South Korean Fintech Startup WireBarley Bags US$10M Series B

WireBarley

WireBarley claims to offer international remittance services at 80% lower prices than banks

South Korean fintech startup WireBarley has secures US$10 million in a Series B round of financing from Magna Investment, Shinsegae I&C, and Dt & Investment, the startup announced in a press release yesterday.

WireBarley specializes in global remittance services. The company will utilize the fresh funds to strengthen its cross-border remittance capabilities for customers to enable its expansion into the business-to-business segment, the statement noted.

It added that the latest investment will also be used to develop and launch new products over the next few months, including multi-currency wallet services and additional banking services for North America.

Additionally, the startup plans to expand to Hong Kong in October, as well as to Europe and the Middle East, the statement said.

WireBarley offers contactless domestic and international remittance through its mobile and online platform. It currently operates in five countries–the U.S., Canada, Australia, South Korea, and New Zealand–for cross-border remittance, and is available in 21 countries for inbound remittance.

According to the statement, the startup has established a strong global network with 80 remittance corridors, affordable fees, fast transfer speeds, and friendly customer service. WireBarley offers money transfer services at 80% lower cost than banks, the company’s website says.

WireBarley had previously raised $4 million in its Series A funding round in June, 2018, according to data from Tracxn. The company has raked in over $400 million in revenue to date, and its mobile application has been downloaded over 400,000 times, the statement noted.

To bolster its growth, WireBarley recently launched its ‘zero-fee policy’ which waives the transfer fees for all international remittances originating in South Korea as well as for money transfers from the U.S. to South Korea, the statement noted.

In recent months, WireBarley has stitched together several partnerships to expand its network. In July, the startup joined hands with China’s largest mobile payment platform Alipay, allowing Alipay users in China to receive remittances from South Korea, Australia, U.S., and Canada, via Alipay, according to media reports.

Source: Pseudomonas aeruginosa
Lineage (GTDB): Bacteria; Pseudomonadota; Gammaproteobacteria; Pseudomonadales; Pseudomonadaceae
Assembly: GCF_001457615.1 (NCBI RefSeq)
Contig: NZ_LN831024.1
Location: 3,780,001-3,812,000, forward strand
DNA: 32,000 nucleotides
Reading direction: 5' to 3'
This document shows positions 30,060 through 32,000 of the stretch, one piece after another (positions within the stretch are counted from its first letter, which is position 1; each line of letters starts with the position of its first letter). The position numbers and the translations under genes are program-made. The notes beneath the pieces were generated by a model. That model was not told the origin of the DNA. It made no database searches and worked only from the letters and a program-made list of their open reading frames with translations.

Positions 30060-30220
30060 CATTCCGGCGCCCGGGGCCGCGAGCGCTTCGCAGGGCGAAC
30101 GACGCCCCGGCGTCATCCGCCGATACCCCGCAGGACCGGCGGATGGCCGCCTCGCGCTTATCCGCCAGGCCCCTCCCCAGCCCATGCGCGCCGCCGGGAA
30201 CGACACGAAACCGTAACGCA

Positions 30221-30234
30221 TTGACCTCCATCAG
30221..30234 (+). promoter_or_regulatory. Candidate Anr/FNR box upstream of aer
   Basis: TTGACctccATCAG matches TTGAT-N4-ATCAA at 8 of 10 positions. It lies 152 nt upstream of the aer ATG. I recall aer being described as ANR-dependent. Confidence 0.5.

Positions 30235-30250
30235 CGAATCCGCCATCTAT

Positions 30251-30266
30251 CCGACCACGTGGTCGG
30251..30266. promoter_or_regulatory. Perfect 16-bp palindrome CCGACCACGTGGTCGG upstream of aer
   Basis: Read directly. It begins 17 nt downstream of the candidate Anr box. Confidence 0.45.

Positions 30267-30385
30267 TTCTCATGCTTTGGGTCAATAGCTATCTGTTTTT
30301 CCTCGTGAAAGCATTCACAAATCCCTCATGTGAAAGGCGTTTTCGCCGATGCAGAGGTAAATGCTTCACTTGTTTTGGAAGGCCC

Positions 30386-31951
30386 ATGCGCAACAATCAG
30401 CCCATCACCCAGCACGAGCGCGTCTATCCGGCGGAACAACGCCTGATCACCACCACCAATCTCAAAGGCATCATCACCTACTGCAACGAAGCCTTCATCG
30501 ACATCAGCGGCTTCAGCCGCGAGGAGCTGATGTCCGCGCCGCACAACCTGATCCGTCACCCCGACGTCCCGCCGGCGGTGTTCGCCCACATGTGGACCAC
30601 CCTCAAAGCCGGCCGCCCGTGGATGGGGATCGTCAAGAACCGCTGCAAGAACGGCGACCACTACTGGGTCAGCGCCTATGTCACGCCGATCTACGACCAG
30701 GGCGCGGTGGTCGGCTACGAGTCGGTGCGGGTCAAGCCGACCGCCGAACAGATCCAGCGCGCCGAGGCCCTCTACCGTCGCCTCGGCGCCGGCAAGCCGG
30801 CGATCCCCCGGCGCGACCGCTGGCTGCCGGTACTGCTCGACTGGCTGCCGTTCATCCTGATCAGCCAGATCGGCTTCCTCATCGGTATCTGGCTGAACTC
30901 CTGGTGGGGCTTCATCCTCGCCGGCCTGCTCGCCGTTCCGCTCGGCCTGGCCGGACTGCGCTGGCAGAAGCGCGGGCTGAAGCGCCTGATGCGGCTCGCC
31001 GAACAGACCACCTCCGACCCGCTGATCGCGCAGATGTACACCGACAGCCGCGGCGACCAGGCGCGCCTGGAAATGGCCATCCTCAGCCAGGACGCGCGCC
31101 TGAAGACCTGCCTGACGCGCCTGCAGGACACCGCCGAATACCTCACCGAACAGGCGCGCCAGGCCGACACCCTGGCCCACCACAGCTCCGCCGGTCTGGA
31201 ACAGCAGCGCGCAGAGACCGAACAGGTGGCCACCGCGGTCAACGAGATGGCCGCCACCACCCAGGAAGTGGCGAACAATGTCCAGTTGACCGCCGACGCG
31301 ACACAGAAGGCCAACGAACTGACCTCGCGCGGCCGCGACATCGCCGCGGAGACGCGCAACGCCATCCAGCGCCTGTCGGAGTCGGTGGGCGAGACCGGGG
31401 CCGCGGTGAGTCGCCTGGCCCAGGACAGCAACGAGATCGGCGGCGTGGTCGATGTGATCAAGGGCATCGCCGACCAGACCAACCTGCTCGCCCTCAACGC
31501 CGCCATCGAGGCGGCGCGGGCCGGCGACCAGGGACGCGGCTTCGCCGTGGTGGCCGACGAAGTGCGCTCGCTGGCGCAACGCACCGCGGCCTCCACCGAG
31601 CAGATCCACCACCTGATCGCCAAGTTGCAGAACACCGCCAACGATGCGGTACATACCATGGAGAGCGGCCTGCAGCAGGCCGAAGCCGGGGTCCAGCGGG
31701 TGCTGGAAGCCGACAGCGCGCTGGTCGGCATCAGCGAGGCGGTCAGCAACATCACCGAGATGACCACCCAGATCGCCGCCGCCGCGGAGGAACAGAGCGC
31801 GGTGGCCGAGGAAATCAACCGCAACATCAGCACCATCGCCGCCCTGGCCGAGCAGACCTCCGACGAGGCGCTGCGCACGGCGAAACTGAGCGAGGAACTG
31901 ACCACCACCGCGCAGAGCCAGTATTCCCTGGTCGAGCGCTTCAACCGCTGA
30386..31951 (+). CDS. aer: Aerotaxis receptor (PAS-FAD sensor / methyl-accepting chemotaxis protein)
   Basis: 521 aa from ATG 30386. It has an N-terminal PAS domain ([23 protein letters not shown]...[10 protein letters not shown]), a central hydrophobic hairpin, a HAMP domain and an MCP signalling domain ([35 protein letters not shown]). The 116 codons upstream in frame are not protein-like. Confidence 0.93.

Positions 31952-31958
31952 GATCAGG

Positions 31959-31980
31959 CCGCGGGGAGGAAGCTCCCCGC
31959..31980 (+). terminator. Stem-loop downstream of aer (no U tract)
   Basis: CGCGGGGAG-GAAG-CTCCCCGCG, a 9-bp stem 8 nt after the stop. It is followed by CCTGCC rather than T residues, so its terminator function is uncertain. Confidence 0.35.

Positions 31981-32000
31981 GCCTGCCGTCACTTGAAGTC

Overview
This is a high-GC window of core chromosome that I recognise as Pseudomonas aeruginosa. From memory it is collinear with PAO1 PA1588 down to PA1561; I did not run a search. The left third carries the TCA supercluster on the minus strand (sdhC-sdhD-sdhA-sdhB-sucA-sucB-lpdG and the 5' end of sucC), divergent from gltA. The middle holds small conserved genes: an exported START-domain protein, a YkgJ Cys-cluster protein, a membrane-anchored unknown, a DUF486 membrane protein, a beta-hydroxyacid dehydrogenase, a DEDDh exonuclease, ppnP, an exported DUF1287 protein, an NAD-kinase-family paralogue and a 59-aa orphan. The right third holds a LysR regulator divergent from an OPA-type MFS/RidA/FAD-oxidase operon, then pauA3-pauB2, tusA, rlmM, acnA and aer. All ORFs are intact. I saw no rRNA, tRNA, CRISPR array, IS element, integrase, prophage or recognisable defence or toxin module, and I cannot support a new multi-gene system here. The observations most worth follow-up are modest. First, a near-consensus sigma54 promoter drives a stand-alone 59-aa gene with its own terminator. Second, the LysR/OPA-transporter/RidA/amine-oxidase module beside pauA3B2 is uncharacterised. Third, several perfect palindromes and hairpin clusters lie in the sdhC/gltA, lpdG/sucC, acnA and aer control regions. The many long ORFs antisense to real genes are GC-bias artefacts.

The startup also signed a cooperation agreement in February with Ripple, whose blockchain-based payment network RippleNet aims to make cross-border remittances more efficient and cost effective, according to a report by Asia Crypto Today.

World Bank data indicates that the total volume of international remittances reached $689 billion in 2018—surpassing the GDP of Hong Kong and Singapore combined.

However, despite the advancement in fintech, cross-border remittance processes remain expensive and have a long processing time. A recent World Bank study points out that the global average cost of cross-border remittance transactions stood at 6.67% in Q2 of 2020, with banks remaining the most expensive service providers with an average international remittance cost of 10.57%.

International remittance services are used primarily by migrant workers who transfer money to their home countries, and with 164 migrant laborers in the world (2017), there is a huge opportunity for low-cost international remittance service providers like WireBarley.

However, in the short term, the impact of the global pandemic is projected to lower international remittances by almost 20% in 2020, an unprecedented decline in recent history, a World Bank report noted.

Further, remittances to low and middle-income countries like Indonesia, India, South Korea, Cambodia, China, and the Philippines, is projected to decline by 19.7% to $445 billion, the report added.

Header image courtesy of WireBarley

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Monika Ghosh
Monika Ghosh is a Staff Writer at Jumpstart

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